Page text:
Evidence of out-of-state conduct next up in McIntosh v State Farm

Judge Senter issued a text only order yesterday giving counsel for McIntosh additional time to file their response.

TEXT ONLY ORDER granting Plaintiffs’ 1222 Motion for Extension of Time to File Response/Reply re 1215 MOTION in Limine No. 6: To Exclude Evidence of Out-of-State Conduct (Renewed). Plaintiffs’ Response shall be due no later than 7/16/2008. NO FURTHER WRITTEN ORDER SHALL ISSUE. Signed by District Judge L. T. Senter, Jr., on July 9, 2008.

Just days earlier, June 23 to be exact, ever faithful follower E.A. Renfroe had filed an objection to Senter’s April 23 Order requiring State Farm to enter individual objections to each witness McIntosh counsel proposed to call.

The Court did not set a schedule for filing such objections, but stated that the Court will rule on these objections at or before the pre-trial conference. [1187 at 2.] Accordingly, Renfroe files these objections to Plaintiffs’ proffered evidence of out-of-state conduct, some of which refers to State Farm’s use of independent adjusters from Renfroe and other adjusting services companies.

Plaintiffs have identified twelve documents and two witnesses pursuant to the Court’s April 23, 2008 order that they intend to offer at trial and which have not been previously disclosed. None of this evidence involves the McIntosh claim. Rather, it all relates to other, dissimilar claims against State Farm and its related entities, and cases to which Renfroe was not a party.

These cases are Watkins, et al. v. State Farm Fire and Casualty, et al. (“Watkins”) (Plaintiffs’ proffered Exhibits 1-8, 12, testimony of Messrs. Strzelec and Ryles), State Farm Lloyds v. Nicolau, 951 S.W. 2d 444 (Tex. 1997) (“Nicolau”) (Plaintiffs’ proffered Exhibits 10- 12, testimony of Messrs. Strzelec and Ryles), and Campbell v. State Farm (“Campbell”) (Plaintiffs’ proffered Exhibit 91). (emphasis added)

None of this evidence is relevant to Plaintiffs’ claims or relates to Renfroe’s work on Plaintiffs’ claims. Accordingly, Renfroe joins, and hereby incorporates by reference as set forth below, State Farm’s objections that Plaintiffs’ proposed evidence is irrelevant, unfairly prejudicial, overly confusing, infringing on Renfroe’s due process rights, and was untimely disclosed both under this Court’s September 14, 2007 Case Management Order and the Federal Rules of Civil Procedure.2.

I doubt the word irrelevant has been used to describe Campbell vs State Farm – the subject of a new book, Stimple’s Litigation Road, by the way.

This text examines the 25-year case that began as an auto accident and concluded by making constitutional law. It produced both a hotly contested negligence trial and a pathbreaking insurance bad faith case. Along the way, both the Utah and United States Supreme Courts would make significant rulings on settlement, evidence, and punitive damages. The text demonstrates the manner in which many strands of law and policy coalesce in a lawsuit, illustrating the modern legal landscape of torts, civil litigation, contracts, evidence, insurance, professional responsibility, and negotiation and settlement, as well as trial practice.

I wasn’t able to run out and pick up a copy; but, I found a syllabus on the Cornell Law website – note the mention of out-of-state conduct just in this introductory portion of text.

Although investigators and witnesses concluded that Curtis Campbell caused an accident in which one person was killed and another permanently disabled, his insurer, petitioner State Farm Mutual Automobile Insurance Company (State Farm), contested liability, declined to settle the ensuing claims for the $50,000 policy limit, ignored its own investigators’ advice, and took the case to trial, assuring Campbell and his wife they had no liability for the accident, that State Farm would represent their interests, and that they did not need separate counsel.

In fact, a Utah jury returned a judgment for over three times the policy limit, and State Farm refused to appeal. The Utah Supreme Court denied Campbell’s own appeal, and State Farm paid the entire judgment. The Campbells then sued State Farm for bad faith, fraud, and intentional infliction of emotional distress.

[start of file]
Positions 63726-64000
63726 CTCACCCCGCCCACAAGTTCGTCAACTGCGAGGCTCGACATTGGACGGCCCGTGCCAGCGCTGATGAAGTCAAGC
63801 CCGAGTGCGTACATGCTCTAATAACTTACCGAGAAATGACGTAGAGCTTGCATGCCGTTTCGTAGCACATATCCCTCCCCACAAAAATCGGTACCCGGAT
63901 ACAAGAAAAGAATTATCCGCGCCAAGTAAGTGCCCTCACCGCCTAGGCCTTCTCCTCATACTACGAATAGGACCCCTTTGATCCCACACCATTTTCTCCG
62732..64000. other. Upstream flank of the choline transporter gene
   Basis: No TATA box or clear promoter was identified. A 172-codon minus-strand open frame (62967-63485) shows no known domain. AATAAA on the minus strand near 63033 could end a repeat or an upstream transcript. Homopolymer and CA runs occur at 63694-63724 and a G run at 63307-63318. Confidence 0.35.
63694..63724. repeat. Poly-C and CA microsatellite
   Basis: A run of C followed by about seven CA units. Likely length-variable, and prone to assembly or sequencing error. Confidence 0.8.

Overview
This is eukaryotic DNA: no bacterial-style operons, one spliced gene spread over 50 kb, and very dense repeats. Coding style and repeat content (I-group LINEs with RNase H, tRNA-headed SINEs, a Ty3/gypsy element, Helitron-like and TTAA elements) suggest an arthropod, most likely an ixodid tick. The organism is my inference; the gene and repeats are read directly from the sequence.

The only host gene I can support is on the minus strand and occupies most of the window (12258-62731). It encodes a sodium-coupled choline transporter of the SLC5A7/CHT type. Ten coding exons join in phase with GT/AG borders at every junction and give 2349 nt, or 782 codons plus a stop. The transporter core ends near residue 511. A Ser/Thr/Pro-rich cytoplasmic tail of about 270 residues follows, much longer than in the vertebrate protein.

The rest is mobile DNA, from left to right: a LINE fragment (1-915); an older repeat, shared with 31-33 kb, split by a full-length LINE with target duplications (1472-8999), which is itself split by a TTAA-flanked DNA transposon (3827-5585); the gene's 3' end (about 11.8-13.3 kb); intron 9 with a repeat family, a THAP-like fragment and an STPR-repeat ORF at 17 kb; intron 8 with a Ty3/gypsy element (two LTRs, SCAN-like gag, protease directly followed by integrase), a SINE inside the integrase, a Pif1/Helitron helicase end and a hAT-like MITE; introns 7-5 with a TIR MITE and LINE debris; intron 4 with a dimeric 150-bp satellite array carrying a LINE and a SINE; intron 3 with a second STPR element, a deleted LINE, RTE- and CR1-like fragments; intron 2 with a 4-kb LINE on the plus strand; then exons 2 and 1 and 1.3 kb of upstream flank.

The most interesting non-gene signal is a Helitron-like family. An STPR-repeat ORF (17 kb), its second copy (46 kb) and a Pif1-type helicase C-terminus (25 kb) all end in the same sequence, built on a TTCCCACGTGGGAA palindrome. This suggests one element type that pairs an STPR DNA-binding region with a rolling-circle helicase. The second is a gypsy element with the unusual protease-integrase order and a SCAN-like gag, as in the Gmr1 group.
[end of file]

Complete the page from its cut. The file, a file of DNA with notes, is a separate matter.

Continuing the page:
The trial court’s initial ruling granting State Farm summary judgment was reversed on appeal. On remand, the court denied State Farm’s motion to exclude evidence of dissimilar out-of-state conduct. In the first phase of a bifurcated trial, the jury found unreasonable State Farm’s decision not to settle. Before the second phase, this Court refused, in BMW of North America, Inc. v. Gore, 517 U. S. 559, to sustain a $2 million punitive damages award which accompanied a $4,000 compensatory damages award.

The trial court denied State Farm’s renewed motion to exclude dissimilar out-of-state conduct evidence. In the second phase, which addressed, inter alia, compensatory and punitive damages, evidence was introduced that pertained to State Farm’s business practices in numerous States but bore no relation to the type of claims underlying the Campbells’ complaint. The jury awarded the Campbells $2.6 million in compensatory damages and $145 million in punitive damages, which the trial court reduced to $1 million and $25million respectively. Applying Gore, the Utah Supreme Court reinstated the $145 million punitive damages award.

The link to Cornell will also connect to the opinion of the Supreme Court and the dissenting views of Scalia, Thomas, and Ginsburg.

25 thoughts on “Evidence of out-of-state conduct next up in McIntosh v State Farm”

  1. Gee, an auto case from 25 years ago? I can’t imagine why anyone would think that is irrelevant in a Katrina case. They both have the word “insurance” in them somewhere, don’t they?

  2. I guess it has to do with State Farm’s business practices of bad faith, fraud, and intentional infliction of emotional distress. You know, the Courts don’t take too kindly to such things as that.

  3. Uh, read the last sentence there, claimsguy.

    The jury awarded the Campbells $2.6 million in compensatory damages and $145 million in punitive damages, which the trial court reduced to $1 million and $25million respectively. Applying Gore, the Utah Supreme Court reinstated the $145 million punitive damages award.

    $146,000,000.00!!! That is not nonsense. That is a big slap in the face.

  4. Have you people even READ Campbell?

    If you had, you would understand how absurd it is to bring it up in the Katrina context.

    Try starting with this: what is the key holding of the US Supreme Court opinion in Campbell? Consider this a test of your reading comprehension skills.

  5. Key holding: A punitive damages award of $145 million, where full compensatory damages are $1 million, is excessive and violates the Due Process Clause of the Fourteenth Amendment

  6. Just reading the syllabus makes me wonder if all the bad press about juries and lawyers in our state should not have been directed to judges.